I presented the Oberlin Switchboard to nearly 150 seniors between two career center events this past week as a preface to a cool personal bio writing workshop. Basically my pitch was: we’re a not-creepy version of Craigslist! We’re an Oberlin classifieds that goes beyond Oberlin! There are people within the Oberlin community ready to help you with whatever you need but you have to be brave enough to ask!
Part of the event involved a few students reading pieces of the first draft of their bios, and it excited me to no end that every student who took a deep breath and stood up to share their bio with the room had an ask that I could follow up with at least one personal connection right off the top of my head (and given five more minutes, I could probably find at least five more). We left our students with the lingering thought that if they actually wanted help based on the things they wrote about in their bios, they should post them as an Ask on Switchboard. Two students did following Wednesday’s event, and then I passed along one of them on, both internally to some alumni groups and externally on my own social media, and let me tell you, that single Ask became an AMAZING catalyst for conversation.
The Ask was simple: I’m looking for advice regarding law school, and I’m currently interested in labor law and civil rights. I posted on my own Facebook page and Twitter account, then posted a condensed version of the Ask to the Oberlin Alumni group on Facebook.
We had sixteen different people contributing specific advice to the asker: two that did so directly through Switchboard, 12 of which came from the Oberlin Alumni group, and two of which came from my personal Facebook page. Advice ranged from how to plan for law school, LSAT tips, what kind of pre-law school experiences one should consider, specifics on applying to law school (and where the student could consider), how to plan for post-degree work, what kinds of things employers look for when hiring post-law school graduates, and general advice on taking time after school before diving in (and how to know when you’re ready). There were also four explicit offers to chat more, though most everyone who posted is probably open to at least one followup from the asker.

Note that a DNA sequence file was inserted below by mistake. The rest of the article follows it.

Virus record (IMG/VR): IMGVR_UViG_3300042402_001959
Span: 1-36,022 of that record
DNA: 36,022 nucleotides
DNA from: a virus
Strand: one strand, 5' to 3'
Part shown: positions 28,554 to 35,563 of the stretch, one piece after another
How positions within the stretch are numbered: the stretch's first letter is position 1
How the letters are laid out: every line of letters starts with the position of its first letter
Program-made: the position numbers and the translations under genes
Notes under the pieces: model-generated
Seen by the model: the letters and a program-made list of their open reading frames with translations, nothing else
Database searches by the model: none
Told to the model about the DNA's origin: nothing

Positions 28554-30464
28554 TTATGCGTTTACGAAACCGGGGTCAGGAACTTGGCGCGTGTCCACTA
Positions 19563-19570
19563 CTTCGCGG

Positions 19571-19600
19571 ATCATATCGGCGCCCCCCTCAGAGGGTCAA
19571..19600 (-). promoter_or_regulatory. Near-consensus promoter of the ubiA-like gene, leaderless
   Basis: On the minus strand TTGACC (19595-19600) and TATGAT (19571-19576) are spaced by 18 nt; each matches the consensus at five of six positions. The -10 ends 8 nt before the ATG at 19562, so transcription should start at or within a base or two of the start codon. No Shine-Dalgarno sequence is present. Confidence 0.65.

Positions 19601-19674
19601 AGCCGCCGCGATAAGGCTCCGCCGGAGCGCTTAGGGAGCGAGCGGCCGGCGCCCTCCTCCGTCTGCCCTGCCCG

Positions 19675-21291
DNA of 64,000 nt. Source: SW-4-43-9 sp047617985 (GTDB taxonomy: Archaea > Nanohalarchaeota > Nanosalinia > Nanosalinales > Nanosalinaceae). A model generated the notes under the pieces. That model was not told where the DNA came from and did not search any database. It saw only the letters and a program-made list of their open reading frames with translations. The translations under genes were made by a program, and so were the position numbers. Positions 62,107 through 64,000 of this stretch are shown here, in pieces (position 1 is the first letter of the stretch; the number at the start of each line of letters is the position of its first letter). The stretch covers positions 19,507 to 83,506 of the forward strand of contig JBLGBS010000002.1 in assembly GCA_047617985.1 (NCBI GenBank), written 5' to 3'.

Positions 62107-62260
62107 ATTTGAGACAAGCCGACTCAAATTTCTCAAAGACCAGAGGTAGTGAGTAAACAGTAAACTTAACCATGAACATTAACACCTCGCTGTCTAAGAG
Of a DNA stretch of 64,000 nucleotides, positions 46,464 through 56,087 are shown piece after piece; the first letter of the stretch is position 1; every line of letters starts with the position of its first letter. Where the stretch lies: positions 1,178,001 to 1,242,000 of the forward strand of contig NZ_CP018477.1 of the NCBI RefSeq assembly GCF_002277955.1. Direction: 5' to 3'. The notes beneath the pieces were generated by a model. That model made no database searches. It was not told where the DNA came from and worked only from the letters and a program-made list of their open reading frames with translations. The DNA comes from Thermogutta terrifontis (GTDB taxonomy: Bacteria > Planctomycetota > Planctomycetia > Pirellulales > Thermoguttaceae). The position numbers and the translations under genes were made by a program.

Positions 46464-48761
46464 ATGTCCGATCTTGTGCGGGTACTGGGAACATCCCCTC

Edit, 9.15.14, 9:15am: as of Monday morning, we had four more wonderful contributors to Simone’s post that all came in via our Oberlin College & Conservatory LinkedIn group. Mobilized community, YEAH!
Edit, 9.15.14, 1pm: as of Monday afternoon, we had two more contributors on LinkedIn, which also now spans not four, but five decades of advice. !!
Edit, 9.16.14, 10am: as of Tuesday morning, we had two additional contributions from Facebook and one more from LinkedIn. That’s 25 helpful awesome alums spanning 50 years of advice from Oberlin graduates from the classes 1964 to 2012.
Edit, 9.17.14, 9:30am: as of Wednesday morning, we have two additional contributions from LinkedIn.
Edit, 9.19.14, 10am: as on Friday morning, we have four additional contributions from LinkedIn, and Simone logged a major success on her post. YEAH!
How it’s working?
Look at those stories! Look at that advice. Look at those over four decades of alums! Just LOOK! I’m not planning on law school but I learned a ton about post-graduate trajectories and professional/graduate school from all this advice.
Defining quality content and engagement. Switchboard’s giving us community-driven opportunities to start conversations that can enrich every part of what we’re doing with and for our community. Holy goodness. Again, just look.
Authenticity in its rawest form. This ask is a better question than I could have ever asked on social media, in no small part because someone who cares about the answers because it’s their life asked it.
Advice once, advice forever. Whenever a future Obie starts thinking about law school, this post and all its fabulousness will be here for later. Most every story shared is timeless, and lots of it is relevant to most folks contemplating post-undergrad education, law school and beyond.
How can we improve?
Advice in these smaller, more private communities within communities are still stuck in these smaller, more private communities. If a curious Obie isn’t in these smaller communities, the dots have to get connected. I’m serving as that conduit right now, since I’m doing the megaphone thing on the Asks. Not a perfect solution, but that’s what Switchboard operators do: connect people. But there’s still an educational element in the making here, where we help assure that posting directly on Switchboard is just as easy as posting on a different social media platform.
How can we make this kind of amazing engagement and storytelling happen with every post? Or just more than the ones we post about asking for outside support? Quality over quantity, of course, but I want this flood of support for every person who posts something on Switchboard. That’s when the magic starts to happen.
The future of social here at Oberlin has a lot more to do with letting our community tell us what they need to make their lives better and the rest of the community rising up to help them make it so. And with the overwhelming response to this single Switchboard post, I can say that our community understands and supports such an idea as well.